McConnell spoke at an event in Kentucky last week where he promised to wage a “hell of a fight” against Schumer if he tries to pass Biden’s multitrillion-dollar infrastructure plan along party lines. Specifically, McConnell said there would be a “big argument” about Schumer’s plan to use reconciliation, which allows them to bypass Republicans in the Senate, to pass Biden’s jobs and families plan.
“The era of bipartisanship on this stuff is over. … This is not going to be done on a bipartisan basis. This is going to be a hell of a fight over what this country ought to look like in the future and it’s going to unfold here in the next few weeks. I don’t think we’ve had a bigger difference of opinion between the two parties.”
McConnell’s bloviating bluster aside, he isn’t opposed to the spending, he just wants in on it. He doesn’t care about spending, only that Republicans get to share the credit for the taxpayer-funded payday going to their special interest groups and political allies.
“We do a lot of things on a bipartisan basis. … It’s not that we have personality problems with each other, it’s not that we have a lack of collegiality. On the things we can agree on, we do them.”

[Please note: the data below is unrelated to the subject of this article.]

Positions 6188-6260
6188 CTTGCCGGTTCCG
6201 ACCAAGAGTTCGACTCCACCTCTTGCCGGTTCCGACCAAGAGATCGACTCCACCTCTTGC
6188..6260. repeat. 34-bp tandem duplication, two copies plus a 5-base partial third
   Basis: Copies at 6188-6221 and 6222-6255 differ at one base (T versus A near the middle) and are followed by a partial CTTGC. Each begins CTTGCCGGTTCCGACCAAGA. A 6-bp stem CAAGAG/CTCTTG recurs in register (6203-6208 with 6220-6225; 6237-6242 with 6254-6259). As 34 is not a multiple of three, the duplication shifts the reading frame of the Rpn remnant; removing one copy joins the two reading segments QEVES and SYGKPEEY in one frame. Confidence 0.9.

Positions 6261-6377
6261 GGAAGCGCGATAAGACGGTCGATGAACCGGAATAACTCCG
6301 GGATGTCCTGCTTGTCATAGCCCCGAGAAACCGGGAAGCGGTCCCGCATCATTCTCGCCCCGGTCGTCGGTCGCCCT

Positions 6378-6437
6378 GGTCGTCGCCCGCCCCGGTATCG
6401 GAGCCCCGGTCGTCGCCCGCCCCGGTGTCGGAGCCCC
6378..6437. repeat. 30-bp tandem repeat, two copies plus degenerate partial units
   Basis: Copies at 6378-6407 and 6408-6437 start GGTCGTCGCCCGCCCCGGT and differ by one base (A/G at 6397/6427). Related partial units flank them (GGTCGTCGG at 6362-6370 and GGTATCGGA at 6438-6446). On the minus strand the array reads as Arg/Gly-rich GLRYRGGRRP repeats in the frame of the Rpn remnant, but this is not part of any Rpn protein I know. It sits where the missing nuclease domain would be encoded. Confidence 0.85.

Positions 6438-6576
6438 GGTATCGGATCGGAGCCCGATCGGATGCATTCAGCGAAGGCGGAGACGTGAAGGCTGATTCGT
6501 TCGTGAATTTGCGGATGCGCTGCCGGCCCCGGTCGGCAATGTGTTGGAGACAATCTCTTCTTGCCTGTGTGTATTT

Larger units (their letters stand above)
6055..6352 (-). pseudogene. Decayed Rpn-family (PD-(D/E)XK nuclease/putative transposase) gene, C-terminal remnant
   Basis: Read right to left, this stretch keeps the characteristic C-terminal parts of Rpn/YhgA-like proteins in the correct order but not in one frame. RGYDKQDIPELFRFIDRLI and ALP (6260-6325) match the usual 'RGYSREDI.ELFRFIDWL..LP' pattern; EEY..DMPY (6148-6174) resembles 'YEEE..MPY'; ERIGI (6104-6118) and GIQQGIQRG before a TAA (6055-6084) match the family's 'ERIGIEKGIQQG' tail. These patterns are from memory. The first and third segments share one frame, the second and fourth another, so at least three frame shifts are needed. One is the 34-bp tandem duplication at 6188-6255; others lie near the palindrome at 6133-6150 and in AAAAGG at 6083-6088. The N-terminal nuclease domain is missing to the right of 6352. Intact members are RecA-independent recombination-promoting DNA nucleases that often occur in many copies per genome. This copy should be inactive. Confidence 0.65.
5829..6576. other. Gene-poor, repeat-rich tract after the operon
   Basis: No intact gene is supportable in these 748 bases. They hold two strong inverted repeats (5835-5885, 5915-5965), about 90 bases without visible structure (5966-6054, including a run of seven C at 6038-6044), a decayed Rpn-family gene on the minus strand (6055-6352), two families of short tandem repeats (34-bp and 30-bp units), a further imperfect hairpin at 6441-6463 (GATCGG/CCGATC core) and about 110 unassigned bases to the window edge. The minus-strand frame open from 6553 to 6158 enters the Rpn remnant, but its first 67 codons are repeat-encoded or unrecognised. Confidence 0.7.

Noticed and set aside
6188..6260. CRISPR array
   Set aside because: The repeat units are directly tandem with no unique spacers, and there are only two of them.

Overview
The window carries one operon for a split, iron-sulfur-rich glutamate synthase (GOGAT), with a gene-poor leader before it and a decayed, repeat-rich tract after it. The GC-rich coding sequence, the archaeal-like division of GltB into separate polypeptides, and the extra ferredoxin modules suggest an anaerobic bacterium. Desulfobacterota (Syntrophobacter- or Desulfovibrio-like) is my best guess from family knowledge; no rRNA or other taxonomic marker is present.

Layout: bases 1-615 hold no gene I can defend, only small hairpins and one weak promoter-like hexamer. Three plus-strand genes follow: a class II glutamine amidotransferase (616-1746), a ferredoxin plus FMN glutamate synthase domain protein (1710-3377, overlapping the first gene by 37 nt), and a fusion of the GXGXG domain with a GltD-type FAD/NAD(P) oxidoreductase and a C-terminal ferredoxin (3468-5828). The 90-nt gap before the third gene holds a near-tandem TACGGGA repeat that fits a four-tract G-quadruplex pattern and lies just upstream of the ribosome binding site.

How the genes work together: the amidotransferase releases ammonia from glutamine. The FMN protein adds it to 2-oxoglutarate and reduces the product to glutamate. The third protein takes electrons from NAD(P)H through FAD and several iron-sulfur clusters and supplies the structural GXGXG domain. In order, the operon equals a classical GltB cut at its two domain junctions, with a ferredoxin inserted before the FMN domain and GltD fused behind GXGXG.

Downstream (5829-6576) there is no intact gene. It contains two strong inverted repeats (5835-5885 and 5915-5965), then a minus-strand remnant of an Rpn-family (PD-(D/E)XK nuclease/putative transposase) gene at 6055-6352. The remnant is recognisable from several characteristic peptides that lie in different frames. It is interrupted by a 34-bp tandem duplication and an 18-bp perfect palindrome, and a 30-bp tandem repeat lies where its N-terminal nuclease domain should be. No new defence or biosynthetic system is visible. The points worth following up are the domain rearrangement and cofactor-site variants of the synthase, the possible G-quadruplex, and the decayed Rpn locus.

Fresh from his appearance at this year’s TPAC (Trump Praise and Adoration Conference) — formerly known as CPAC (Conservative Political Action Conference) — Sen. Bill Hagerty (R-TN) appeared on Saturday’s broadcast of “Fox News Live” where he said “[Republicans] need to begin to bend the curve back” on spending, and he indicated that “conservative” Republicans in Congress will tackle the national debt by taking “a very strong stand” on raising the debt ceiling.
Co-host Griff Jenkins asked Hagerty, “In about three weeks, July 31, we are going to have the first opportunity for conservatives to try and hold the line on the debt ceiling. Yet, Republicans are negotiating for a $6 trillion possible deal, which certainly would increase debt. Do you anticipate conservatives, Republicans trying to mount a stand in three weeks with regards to a debt ceiling?”
After praising Trump under the guise of attacking Biden, Hagerty responded just as you’d expect a member of the dying Republican Party to respond ahead of an election. Concerning the debt, he said: